Not actual F1 photo but a generic shot from ClipArt. F1 does not allow reproduction without permission
With India making its Formula One or F1 debut, the country’s superrich have found a whole new way of telling the rest “Fuck you.” It is “F1uck you.”
All sports are distractions but few as uselessly profligate as racing in general and the Formula 1 in particular. It is such an assertively worthless sport because drivers get into their cars and drive around at maniacal speeds until either someone crashes and burns or hits the finish line. The argument that being a Formula 1 driver requires great skills is neither here nor there because everything in life requires great skills.
One does not object to people extracting tremendous joy and thrill out of racing as long as they do not spin it as anything other than what it really is—gratuitous burning of fossil fuels for the entertainment of those who do not need any. It would be so much more refreshing if one of the F1 acolytes stood up and said, “We burn it because we can. So f1uck you.” I would have no problem with that.
Like every endeavor in India, the F1 racetrack too has been mired in controversy over how the land was acquired to construct the $400 million circuit on the fringes of the national capital. The farmers of Greater NOIDA whose land was acquired by Jaypee Sports International have complained that they were shortchanged, while the company has dismissed it saying their claim is baseless. The land, it seems, was acquired from the government which had acquired it from the farmers. So we do not quite know who is telling the truth and how much. Truths, half-truths and lies get indistinguishably fused in India when it comes to land acquisition.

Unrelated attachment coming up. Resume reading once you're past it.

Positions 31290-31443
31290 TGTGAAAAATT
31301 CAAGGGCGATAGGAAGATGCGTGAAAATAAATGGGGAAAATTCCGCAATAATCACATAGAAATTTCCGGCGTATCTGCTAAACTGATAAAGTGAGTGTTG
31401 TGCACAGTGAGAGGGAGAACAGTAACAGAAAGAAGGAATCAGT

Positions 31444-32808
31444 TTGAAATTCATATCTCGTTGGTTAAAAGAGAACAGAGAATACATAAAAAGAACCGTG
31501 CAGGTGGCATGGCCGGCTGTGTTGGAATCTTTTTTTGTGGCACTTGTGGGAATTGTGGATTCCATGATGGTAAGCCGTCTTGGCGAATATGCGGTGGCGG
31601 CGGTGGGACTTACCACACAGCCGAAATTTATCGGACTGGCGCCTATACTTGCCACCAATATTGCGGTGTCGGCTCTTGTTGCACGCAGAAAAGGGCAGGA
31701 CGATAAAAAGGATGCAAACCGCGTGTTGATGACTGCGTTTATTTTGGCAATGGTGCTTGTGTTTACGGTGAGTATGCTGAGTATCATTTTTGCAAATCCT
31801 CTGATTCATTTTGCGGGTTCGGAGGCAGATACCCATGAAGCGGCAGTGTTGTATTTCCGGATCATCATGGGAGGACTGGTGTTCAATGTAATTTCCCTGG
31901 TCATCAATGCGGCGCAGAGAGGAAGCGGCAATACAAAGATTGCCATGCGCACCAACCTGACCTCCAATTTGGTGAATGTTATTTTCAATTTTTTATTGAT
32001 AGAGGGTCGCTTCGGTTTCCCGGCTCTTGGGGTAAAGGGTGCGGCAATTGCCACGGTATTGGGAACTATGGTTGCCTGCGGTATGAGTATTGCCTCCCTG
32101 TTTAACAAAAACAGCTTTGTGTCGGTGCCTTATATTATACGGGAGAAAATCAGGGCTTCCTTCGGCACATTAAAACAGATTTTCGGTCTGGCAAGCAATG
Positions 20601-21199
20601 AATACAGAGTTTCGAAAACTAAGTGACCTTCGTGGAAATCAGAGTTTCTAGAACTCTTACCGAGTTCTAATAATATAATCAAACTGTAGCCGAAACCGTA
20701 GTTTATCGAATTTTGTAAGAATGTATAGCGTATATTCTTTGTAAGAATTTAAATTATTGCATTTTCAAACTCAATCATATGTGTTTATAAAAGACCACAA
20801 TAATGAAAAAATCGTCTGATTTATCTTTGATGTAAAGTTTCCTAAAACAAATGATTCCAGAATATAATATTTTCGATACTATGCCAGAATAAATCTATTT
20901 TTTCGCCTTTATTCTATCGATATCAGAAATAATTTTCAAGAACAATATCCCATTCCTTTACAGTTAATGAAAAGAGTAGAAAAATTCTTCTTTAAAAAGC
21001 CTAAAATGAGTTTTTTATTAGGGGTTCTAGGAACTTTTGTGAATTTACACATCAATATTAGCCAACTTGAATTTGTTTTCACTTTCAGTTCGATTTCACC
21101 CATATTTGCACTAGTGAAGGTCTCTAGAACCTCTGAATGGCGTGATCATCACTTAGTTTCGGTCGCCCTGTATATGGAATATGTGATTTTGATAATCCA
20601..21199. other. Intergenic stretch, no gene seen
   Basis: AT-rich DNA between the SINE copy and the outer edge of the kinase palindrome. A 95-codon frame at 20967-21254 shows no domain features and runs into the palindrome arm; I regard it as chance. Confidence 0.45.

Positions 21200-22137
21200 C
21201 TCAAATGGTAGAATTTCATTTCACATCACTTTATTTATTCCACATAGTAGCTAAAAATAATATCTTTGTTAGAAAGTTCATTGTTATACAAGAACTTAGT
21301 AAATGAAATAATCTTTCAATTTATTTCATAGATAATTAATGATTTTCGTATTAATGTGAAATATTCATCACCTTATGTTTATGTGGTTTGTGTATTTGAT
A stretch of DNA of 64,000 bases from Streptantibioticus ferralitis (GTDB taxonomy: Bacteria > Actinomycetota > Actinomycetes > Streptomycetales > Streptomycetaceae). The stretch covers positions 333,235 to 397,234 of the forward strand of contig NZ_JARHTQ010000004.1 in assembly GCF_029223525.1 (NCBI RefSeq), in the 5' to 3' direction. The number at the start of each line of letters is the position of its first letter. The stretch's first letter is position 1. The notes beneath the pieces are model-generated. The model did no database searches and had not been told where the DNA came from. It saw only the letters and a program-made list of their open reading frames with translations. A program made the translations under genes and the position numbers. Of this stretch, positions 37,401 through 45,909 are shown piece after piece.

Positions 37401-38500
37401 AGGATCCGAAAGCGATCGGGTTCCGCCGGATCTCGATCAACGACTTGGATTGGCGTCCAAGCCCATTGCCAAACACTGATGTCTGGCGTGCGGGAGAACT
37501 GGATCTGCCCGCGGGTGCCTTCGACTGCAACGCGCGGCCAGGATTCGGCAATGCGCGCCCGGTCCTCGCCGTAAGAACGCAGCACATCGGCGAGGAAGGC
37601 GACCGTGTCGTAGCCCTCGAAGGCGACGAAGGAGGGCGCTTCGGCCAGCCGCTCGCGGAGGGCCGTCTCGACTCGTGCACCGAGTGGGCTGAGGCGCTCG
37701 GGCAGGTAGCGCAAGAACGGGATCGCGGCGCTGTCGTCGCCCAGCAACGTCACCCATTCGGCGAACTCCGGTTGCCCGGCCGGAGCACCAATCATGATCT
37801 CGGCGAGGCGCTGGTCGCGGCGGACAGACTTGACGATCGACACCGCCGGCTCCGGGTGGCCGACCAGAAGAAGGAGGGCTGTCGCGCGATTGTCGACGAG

One can go all bleeding heart on the issue and say, as I have already said here, how unnecessary F1 racing is for a country where there are so many variations of poverty and none necessarily less debasing and dehumanizing than the other. When well-meaning people say that while millions of children die of chronic hunger and easily preventable diseases India should not spend on sports such as F1, they forget that corporations would go where the money is. There is no money in poverty or hunger. It is not like if Jaypee Sports did not spend $400 million on the racetrack, it would have spent it on building nationwide food banks for the hungry. It is a false argument because it tries to assert a correlation where none exists.
After the Indian Premier League (IPL), the pimped-out F1 is the new playground of the Indian superrich who seem to have an insatiable need for thrill and excitement. Can they be stopped? Of course not. Should they be stopped? I am not sure. Can they be sent on a guilt trip for not feeling guilty enough? Probably not. So what are we left with really? Perhaps express self-righteous anger and move on.
On a side note, Red Bull’s Sebastian Vettel of Germany won the 2011 Formula 1 Airtel Grand Prix of India. In this sentence there are two corporations, one actual human and one country. Red Bull is an energy drink and Airtel is India’s leading mobile phone carrier. Grand Prix is grand prix. What this means is that when you are not racing to nowhere, you open a Red Bull can and chat on your Airtel mobile phone.
P.S.: India’s much heralded racecar driver Narain Karthikeyan is the Sania Mirza of F1. He finished 16.